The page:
And if that isn't a justification for 14 weeks away from the classroom, I don't know what is.


Anonymous said...

I've been rediscovering leisurely fiction lately, too - & it's not even summer in this part of the world.

The Unbearable Lightness of Being - which I just read for the first time - & An Arsonist's Guide to Writers' Homes in New England have been my favourites of the last week or so.

Which of your fiction list did you find the most exciting/engrossing? I am always desperate for more recommendations . . .


Flavia said...

Hi Cleo, and thanks for the recs!

Kavalier and Clay is the best novel I've read in at least five years--and either that or Straight Man alone would have been enough to reignite my enthusiasm for contemporary fiction.

Doctor Cleveland said...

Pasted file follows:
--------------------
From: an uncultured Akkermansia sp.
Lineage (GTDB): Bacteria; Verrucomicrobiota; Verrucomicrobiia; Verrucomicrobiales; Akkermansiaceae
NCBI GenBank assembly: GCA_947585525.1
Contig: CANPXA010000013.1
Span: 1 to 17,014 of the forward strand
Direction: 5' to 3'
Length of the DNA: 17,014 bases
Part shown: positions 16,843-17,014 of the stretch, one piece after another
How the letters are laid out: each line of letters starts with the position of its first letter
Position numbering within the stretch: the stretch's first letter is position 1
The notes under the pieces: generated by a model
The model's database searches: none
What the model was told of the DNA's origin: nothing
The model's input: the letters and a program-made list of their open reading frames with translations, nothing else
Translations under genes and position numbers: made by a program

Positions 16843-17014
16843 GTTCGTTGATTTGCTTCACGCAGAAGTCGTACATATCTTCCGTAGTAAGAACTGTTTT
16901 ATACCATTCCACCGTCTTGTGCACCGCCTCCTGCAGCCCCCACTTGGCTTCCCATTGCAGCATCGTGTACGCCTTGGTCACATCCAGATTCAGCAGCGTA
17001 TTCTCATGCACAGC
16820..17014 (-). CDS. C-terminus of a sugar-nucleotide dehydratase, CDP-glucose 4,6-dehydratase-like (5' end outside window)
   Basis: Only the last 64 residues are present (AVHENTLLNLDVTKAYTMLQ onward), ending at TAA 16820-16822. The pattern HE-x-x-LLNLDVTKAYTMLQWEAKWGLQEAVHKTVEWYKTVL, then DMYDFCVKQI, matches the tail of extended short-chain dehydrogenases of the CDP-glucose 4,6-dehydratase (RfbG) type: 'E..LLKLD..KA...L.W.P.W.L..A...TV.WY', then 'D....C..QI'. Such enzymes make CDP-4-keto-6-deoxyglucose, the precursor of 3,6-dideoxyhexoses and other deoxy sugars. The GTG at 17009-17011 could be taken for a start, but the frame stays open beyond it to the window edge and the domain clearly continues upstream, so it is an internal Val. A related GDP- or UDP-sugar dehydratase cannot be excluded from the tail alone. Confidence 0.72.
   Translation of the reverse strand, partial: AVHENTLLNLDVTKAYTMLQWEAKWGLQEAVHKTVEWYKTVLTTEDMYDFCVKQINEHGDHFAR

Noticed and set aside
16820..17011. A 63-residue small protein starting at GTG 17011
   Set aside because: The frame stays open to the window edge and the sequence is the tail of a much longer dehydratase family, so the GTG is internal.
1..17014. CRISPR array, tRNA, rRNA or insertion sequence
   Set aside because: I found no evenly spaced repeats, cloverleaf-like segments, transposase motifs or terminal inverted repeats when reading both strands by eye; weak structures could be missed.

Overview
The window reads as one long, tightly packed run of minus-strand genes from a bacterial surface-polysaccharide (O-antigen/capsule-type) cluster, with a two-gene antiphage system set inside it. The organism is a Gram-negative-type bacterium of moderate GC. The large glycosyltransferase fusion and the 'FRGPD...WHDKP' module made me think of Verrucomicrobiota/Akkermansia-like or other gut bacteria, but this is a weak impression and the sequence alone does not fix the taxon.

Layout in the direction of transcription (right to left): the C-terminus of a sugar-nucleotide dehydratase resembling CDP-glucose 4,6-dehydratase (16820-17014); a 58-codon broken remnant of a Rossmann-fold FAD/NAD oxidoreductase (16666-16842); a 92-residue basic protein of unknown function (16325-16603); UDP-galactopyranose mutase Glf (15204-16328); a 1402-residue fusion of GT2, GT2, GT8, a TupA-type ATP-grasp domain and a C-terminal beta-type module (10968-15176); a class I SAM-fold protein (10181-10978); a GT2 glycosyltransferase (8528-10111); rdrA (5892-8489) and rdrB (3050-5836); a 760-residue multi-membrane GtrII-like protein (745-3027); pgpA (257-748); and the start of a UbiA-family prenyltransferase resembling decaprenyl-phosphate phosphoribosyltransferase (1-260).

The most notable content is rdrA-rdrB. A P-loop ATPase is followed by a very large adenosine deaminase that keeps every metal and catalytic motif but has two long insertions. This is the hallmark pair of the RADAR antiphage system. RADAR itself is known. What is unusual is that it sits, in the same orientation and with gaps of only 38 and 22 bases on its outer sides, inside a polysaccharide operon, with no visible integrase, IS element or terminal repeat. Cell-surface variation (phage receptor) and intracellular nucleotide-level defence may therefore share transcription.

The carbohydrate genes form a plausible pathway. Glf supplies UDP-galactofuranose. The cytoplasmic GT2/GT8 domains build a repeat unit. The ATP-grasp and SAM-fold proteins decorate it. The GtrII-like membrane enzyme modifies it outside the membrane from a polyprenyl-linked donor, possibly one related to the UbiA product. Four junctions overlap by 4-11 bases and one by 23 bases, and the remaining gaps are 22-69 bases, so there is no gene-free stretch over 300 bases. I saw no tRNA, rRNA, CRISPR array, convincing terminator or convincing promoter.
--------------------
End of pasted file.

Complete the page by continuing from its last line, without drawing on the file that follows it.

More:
What a great list! (Kavalier & Clay is also a favorite of mine ... and who can resist Los Bros? Not I.)

Congratulations on your rich literary leisure.

Anonymous said...

I for one thought Kav&Clay was overrated. The context and plot were great, but it was about 400pp. too long. I just don't care for Chabon's belabored beat-this-sentence-till-it-screams style.

Which Hernandez Hermanos books did you read? I finished *Palomar* over the summer, and I'm part way through *Locas* (those are the giant collections that are too large to read in bed).

Flavia said...

I think part of what I liked about K&C--in addition to the plot and setting--was the way it meditated on escape and escapism and the value of fiction. It's a subject I may always be a sucker for, but it was probably all the more affecting for me as I found myself getting excited about fiction all over again.

The Hernandez Bros. comics I read were all Penny Century--in single, individual issues lent me by my colleague, the pseudonymous Jack (who also recommended/introduced me to them). Must say I worried a bit about damaging them!